Freshmen shun autonomous high schools in SeoulAutonomous private high schools are having trouble filling their classrooms due to expensive tuitions and doubts over whether they’re much better than normal schools.
According to statistics released Sunday by the Seoul Education Office, 12 autonomous high schools out of 26 in Seoul failed to meet their targets for next year’s freshmen classes.
Started in 2009, autonomous high schools are meant to give Korea’s brightest students intensive training in areas in which they excel and are outside the lottery system that assigns most students to schools. Attending them is also considered the best chance of getting into Korea’s top universities. They receive no financial support from the government.
“We have to discuss how to take steps to address the shortage in the autonomous schools,” an official of the ministry said. “We can’t allow the schools [with enrollment shortages] to begin their semesters next year.”
Yongmoon High School had only 99 applicants for 455 places. Dongyang High School received 82 applicants for a class of 280.
The ministry planned to extend the admission process to attract more students. “I think parents do not feel there is any difference between autonomous and ordinary schools,” Lee Je-hyeong, principal of Dongyang high school. “We are planning to order all teachers in our school to promote the school during the extended admission period, but we are still worried about filling our quorum.”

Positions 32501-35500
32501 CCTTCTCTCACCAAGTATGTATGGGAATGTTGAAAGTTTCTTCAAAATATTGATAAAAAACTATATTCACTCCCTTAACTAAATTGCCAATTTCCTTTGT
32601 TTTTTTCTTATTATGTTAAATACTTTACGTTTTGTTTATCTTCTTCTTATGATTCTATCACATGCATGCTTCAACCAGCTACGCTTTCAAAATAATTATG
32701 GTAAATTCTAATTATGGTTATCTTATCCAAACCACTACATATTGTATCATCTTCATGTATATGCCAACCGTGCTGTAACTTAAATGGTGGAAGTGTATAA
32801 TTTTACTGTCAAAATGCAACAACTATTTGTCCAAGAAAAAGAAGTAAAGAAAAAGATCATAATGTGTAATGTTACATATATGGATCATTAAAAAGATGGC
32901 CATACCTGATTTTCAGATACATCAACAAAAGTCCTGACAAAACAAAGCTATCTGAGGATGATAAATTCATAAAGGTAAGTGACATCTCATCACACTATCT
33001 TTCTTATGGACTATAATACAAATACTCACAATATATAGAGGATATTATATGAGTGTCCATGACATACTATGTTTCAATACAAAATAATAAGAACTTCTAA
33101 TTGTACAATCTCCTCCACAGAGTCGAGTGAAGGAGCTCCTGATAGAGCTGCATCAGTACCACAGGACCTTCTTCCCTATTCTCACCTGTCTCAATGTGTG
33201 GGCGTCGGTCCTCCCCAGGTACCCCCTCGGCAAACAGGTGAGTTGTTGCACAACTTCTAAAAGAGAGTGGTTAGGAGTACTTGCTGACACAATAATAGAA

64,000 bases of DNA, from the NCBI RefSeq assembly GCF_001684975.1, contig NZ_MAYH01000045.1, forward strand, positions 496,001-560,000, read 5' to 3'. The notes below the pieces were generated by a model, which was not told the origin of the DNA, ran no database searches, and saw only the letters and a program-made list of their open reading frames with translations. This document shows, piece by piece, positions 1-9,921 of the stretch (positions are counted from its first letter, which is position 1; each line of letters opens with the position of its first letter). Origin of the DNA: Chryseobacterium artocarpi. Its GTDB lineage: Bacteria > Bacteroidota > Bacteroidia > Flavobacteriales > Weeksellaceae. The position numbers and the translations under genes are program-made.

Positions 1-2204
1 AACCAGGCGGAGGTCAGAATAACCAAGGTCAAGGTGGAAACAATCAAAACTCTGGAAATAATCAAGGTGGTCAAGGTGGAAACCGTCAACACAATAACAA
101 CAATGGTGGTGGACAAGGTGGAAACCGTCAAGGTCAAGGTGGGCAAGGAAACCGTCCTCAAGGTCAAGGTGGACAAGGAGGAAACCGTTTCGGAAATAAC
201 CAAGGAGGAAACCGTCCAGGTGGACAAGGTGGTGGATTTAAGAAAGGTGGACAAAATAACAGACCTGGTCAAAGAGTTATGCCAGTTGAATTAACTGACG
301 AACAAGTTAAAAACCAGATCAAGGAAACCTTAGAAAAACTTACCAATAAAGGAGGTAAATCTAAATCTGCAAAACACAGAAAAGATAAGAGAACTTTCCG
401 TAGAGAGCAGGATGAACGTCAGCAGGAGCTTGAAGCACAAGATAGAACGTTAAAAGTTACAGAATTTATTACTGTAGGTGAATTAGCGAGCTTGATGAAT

Analysts also say that since autonomous private schools usually get smart students, competition is high and grades are generally lower than in ordinary schools.
“Parents would rather send their children to ordinary schools [for better academic records], because academic performance is crucial for admission to prestigious universities,” said Kim Hee-dong, an analyst at Jinhak Corp., a private educational consultant.
Analysts also pointed out that the number of the autonomous schools in Seoul is now 26, double the number in 2009. “Many experts thought about 10 autonomous schools were appropriate in Seoul, considering demand and supply,” said Oh Jong-un, an analyst at Etwoos Cheongsol, a university entrance exam consultancy.
Lim Seong-ho, an analyst at Haneul Education Co., Ltd. said, “If the shortage continues, the current applicants could cancel their applications and move back to ordinary high schools.”
By Park Yu-mi, Kim Hee-jin [email@example.com]